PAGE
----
23rd Dec. If I watch the garden anymore this week, hoping for a rare visitor, I’m gonna become snow blind, so I thought it in order to take some time out to write up my top nature experiences of 2010. Few, if any of the experiences focus on a particular bird, but more the overall experience. They are in order of date only as I found it too difficult to put in order of most rewarding.
i) On a sunny day in February I found my self going through snow to the Ross Sands and Budle Bay area. From Ross Sands large flocks of Long Tailed Duck and Common Scoter were seen along with large numbers of Slavonian Grebe and a Great Northern Diver close to the shore line. I also found Bean Geese that day. Highlight of the day however was passing Budle Bay and finding hundreds of pale bellied Brent Geese in the fields which took off along with Greylag, Pink-Footed and Canada Geese, as I stood and watched the with the sun lit bay as a backdrop. I said at the time that this would be one of my top experiences of 2010 and nothing has altered my view of that. I hope to be back early in 2011.
ii) May saw me spending a sunny and hot week in Dumfries and Galloway with a small group of friends from the local group. Every day was good, but the highlight for me was the crossing to and viewing of the island of Ailsa Craig having being picked up at Girvan by RIB boat. Gannets were the main species seen, and lots of them, but there was a supporting cast of many other seabirds.
iii) Not long after my trip to Galloway and Dumfries I was up to Orkney and Shetland in June which provided more top adventures. It’s not easy to pick the best, but three of them feature here. First of all was the walk up to the edge of Hermaness cliff top reserve where I looked at the most northerly lighthouse in Britain and also braved the winds to watch as masses of Gannets lifted of the cliff ledges and appeared to drift like snowflakes in front of my eyes. The numerous Great Skuas added to the excitement with at least fifty of these birds lifting in a flock into the winds as I walked back down from the cliff edge.
iv) Then there was the boat trip at midnight to Moussa to watch the Storm Petrels in their hundreds return to the broch. The strange mechanical sounds made by the birds came from the dry-stone walls as we approached the broch. A wonderful experience and European Storm Petrel was a lifer at that! Blackbirds where beginning to sing when I arrived back at the hotel in the early hours.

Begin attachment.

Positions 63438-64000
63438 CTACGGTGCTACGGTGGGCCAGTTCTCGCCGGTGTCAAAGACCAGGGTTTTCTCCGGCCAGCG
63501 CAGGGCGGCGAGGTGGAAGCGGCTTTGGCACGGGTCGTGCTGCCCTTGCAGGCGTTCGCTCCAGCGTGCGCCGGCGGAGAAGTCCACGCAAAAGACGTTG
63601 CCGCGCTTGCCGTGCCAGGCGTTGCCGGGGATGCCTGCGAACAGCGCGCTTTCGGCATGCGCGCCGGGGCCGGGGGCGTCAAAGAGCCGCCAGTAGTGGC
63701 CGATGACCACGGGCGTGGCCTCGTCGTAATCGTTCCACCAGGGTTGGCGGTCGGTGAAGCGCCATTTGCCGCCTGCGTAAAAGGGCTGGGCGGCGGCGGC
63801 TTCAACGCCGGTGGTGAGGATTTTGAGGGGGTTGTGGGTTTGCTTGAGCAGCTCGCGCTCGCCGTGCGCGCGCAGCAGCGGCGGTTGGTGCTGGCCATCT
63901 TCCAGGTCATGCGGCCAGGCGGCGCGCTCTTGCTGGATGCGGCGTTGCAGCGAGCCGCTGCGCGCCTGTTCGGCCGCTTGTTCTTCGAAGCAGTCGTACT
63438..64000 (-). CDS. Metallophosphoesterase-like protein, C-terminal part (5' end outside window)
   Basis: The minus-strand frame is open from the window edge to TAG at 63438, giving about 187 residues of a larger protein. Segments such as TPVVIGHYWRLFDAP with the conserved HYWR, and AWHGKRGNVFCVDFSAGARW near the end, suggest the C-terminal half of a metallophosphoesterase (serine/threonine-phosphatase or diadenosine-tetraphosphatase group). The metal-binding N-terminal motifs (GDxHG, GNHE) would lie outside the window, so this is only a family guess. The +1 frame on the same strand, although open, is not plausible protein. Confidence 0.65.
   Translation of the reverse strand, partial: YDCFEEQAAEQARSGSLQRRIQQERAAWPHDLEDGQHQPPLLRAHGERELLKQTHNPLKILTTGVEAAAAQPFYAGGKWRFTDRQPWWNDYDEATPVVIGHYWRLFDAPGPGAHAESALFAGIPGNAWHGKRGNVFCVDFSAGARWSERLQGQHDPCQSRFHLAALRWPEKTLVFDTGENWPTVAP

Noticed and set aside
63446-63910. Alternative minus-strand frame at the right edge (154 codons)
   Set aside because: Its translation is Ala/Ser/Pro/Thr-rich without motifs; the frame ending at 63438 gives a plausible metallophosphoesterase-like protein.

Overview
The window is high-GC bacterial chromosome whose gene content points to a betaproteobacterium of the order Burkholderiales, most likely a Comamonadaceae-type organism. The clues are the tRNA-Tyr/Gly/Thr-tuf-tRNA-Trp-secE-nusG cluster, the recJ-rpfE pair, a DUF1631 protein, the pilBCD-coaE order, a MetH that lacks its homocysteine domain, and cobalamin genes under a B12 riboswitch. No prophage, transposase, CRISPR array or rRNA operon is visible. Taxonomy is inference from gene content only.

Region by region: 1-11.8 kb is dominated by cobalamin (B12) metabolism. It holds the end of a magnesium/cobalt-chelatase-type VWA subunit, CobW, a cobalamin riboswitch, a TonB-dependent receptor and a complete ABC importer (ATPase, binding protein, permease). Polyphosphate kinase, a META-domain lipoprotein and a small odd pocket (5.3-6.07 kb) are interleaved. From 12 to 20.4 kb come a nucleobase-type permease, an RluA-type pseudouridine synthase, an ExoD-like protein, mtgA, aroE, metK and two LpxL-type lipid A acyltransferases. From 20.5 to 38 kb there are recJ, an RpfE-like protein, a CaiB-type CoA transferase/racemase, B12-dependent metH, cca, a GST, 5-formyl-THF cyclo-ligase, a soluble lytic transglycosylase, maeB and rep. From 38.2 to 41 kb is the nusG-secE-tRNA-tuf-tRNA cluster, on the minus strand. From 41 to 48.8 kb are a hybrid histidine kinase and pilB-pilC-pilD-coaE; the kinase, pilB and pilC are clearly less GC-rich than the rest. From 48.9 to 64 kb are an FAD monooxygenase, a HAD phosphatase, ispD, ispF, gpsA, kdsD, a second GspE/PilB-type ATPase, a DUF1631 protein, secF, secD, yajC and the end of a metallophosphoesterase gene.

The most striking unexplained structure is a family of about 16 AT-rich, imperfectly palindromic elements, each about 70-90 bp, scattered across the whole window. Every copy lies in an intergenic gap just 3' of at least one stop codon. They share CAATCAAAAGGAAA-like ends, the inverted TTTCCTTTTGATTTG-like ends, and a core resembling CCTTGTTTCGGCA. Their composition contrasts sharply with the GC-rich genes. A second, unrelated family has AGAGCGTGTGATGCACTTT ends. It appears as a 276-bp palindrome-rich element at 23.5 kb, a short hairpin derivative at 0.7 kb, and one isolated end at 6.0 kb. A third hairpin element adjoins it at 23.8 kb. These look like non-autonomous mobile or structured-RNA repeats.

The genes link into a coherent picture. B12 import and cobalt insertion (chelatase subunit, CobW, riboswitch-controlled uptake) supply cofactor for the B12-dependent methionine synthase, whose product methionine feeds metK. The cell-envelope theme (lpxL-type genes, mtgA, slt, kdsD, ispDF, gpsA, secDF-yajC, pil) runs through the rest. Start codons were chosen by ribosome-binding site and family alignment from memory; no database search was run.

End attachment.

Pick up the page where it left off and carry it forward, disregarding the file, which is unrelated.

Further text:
v) A boat trip from Shetlands capital, Lerwick, took me around Noss and there were many more Gannets and other seabirds and seals. The day had blue skies and sun and I can tell you that was a rarity during the two weeks I was up there braving cold and gale force winds in June! I was sat yup in one of those revolving seats on the top of the boat for some of the time as we moved in and out of caves as we took in some of the underwater life too. A really good few hours spent on the water.
vi) Its difficult to pick one highlight from the walks that I do from Hollywell to and along the coast as I have had so many great walks on this route this year when I‘ve been soaked, dry, sun tanned and frozen on different occasions. Guess I’ll have to plump for the walk where Tom and I set our record (must be broken in 2011) number of species for the walk (seventy-six), which included lifers such as Red-flanked Bluetail and Dusky Warbler and also a massive fall of Goldcrest. A great autumn day birding in October. Some more recent of the walks in snow and ice were equally rewarding and atmospheric so not an easy choice this one.
vii) October also had me down in Durham and North Yorkshire where I had my best ever raptor watch in the UK. I was down there with Andrew and saw and watched three Rough Legged Buzzards at close quarters at Sleddale. With a supporting cast of Peregrine Falcons, Common Buzzards, Kestrels, Sparrowhawks and a UK first Great Grey Shrike it was certainly a days birding to remember.
viii) It not too surprising that Cresswell makes an appearance in the list. November saw Tom and me heading there via Ashington where we picked up the Waxwings. I remember it was freezing cold and perhaps an omen of weather to come this winter. It was a day for divers as we found at least seven Red Throated Divers and Tom took a dive in the burn himself. There were skeins of geese everywhere and we took in some great birding as we walked from Cresswell to Druridge pools and back. The day ended wonderfully withy at least seventy Whooper Swans on Cresswell Pond as the sun began to lower in the sky.
ix) A definite high point of the year was the December pelagic with Northern Experience Wildlife Tours. Tom and I managed to hit a rare calm day with perfect lighting conditions for a trip out to the Farne Islands to view the Grey Seals and then northwards to Holy Island. We had had some great sightings of birds including Little Auks (lifer), Long Tailed Duck, Great Northern and Red Throated Divers and much more. It was cold like many of my birding days this year but a great experience.
x) Any one of many birding/nature experiences could fill slot number ten so I think it fitting that I leave it empty.
As I say, the above aren’t in any order apart from date. The birding just gets better and better each year. This has been an especially good year and helped along especially by me fellow wet, dry and frozen birder and good mate Tom, and I’m thankful that he has motivated me into action at times. I’m looking forward to more adventures in 2011 although 2010 ain’t finished yet!
Merry Christmas and All the Best to Everyone for 2011.